Sovereignty in outer space is always a tricky subject, but out of all the lifeless rocks in the Solar System it was safe to say Mars was more American than most: every robot that ever crawled successfully on the planet's surface was made in the United States. But maybe not for much longer.
China has announced it is planning to send a rover to Mars by 2020 and bring back samples from the Red Planet just 10 years later.
Ouyang Ziyuan, the Chinese scientist who oversaw the country's successful moon rover mission last December, said this would be just the first step in China's plans to explore the Solar System - with further plans to send probes to the Sun.
Scott Pace, formerly of Nasa and director of the Space Policy Institute at George Washington University, told the Independent that China's plans were "ambitious but not impossible", adding that despite their success on the Moon, Mars is "much, much more difficult to reach and operate on".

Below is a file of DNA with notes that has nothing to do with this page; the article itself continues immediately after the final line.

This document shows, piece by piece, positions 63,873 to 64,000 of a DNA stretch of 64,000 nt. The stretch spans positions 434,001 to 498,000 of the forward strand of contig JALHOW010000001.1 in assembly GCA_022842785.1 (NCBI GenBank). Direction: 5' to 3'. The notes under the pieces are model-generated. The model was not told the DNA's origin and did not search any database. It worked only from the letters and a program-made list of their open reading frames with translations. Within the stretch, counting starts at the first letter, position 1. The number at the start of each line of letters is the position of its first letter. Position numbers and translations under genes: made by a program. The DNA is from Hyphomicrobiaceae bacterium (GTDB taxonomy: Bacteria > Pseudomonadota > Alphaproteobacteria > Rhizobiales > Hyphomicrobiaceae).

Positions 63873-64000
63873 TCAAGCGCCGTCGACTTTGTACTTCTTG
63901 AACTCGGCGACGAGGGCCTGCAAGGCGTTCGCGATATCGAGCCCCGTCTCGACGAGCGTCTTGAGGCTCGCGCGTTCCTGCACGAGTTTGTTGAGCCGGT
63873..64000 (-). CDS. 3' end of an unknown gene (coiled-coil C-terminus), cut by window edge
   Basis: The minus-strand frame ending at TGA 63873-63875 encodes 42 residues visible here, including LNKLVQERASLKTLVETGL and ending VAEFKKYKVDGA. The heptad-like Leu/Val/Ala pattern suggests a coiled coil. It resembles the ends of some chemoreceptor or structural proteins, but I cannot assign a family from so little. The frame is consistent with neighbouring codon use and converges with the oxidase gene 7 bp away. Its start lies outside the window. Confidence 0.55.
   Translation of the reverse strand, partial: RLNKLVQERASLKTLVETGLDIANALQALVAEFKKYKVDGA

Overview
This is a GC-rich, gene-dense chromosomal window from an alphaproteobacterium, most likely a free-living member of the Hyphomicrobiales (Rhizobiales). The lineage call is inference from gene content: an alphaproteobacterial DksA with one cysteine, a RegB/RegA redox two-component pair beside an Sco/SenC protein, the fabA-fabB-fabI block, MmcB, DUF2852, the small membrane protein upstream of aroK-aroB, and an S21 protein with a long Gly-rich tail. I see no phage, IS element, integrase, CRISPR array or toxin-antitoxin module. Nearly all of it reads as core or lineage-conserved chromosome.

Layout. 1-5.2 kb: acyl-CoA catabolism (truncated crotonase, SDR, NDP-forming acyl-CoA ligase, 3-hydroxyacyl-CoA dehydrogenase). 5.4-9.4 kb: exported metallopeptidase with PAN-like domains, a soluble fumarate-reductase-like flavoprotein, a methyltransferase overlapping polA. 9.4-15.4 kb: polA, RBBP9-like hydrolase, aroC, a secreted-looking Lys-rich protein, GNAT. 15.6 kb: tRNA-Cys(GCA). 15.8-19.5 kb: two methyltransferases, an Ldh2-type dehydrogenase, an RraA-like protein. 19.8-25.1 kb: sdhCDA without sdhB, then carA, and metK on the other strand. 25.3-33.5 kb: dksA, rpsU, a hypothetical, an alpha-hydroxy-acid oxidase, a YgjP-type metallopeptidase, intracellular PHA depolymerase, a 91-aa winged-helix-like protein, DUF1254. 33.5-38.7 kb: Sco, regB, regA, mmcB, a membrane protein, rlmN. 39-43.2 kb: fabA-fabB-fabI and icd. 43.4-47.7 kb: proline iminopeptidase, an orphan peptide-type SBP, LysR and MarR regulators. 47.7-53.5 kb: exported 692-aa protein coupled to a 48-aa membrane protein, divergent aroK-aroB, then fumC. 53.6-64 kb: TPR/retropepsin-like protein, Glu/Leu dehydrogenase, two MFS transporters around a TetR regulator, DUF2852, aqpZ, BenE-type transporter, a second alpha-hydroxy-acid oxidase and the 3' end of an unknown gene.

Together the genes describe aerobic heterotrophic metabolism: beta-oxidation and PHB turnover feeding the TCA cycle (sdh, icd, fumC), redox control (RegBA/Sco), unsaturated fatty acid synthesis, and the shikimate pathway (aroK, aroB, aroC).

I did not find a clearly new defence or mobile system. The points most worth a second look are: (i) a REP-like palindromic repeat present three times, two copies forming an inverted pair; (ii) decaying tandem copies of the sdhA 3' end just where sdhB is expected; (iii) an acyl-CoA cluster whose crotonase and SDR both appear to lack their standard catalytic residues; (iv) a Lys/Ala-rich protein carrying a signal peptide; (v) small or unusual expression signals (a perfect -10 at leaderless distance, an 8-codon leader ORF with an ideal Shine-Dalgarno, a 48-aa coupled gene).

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Of the seven rovers so far sent to Mars, only the four US missions have been successful.
A pair of Soviet rovers sent in 1971 failed to stay in touch with Earth for longer than 20 seconds; and in 2003, Britain's Beagle 2 Mars rover failed even to make it to the planet's surface.
The Chinese Lunar Exploration Programme aims to search for signs of life, past or present, on Mars - a long-standing trophy that Nasa's Curiosity rover has been slowly trundling towards since it landed in August 2012.
The Chinese Government had previously planned to head to Mars with the help of Russia but abandoned the partnership following the 2012 crash of the Phobus-Grunt, a Russian spacecraft carrying a Chinese probe to Phobus, a satellite of Mars.
This severing of ties looked increasingly wise in the past week as Russia cancelled the first flight of its new orbit-capable Angara rocket on Friday.
For the future, Nasa has currently pledged to land an astronaut on the Red Planet by 2035, while China's last announcements set a date of between 2040 and 2060.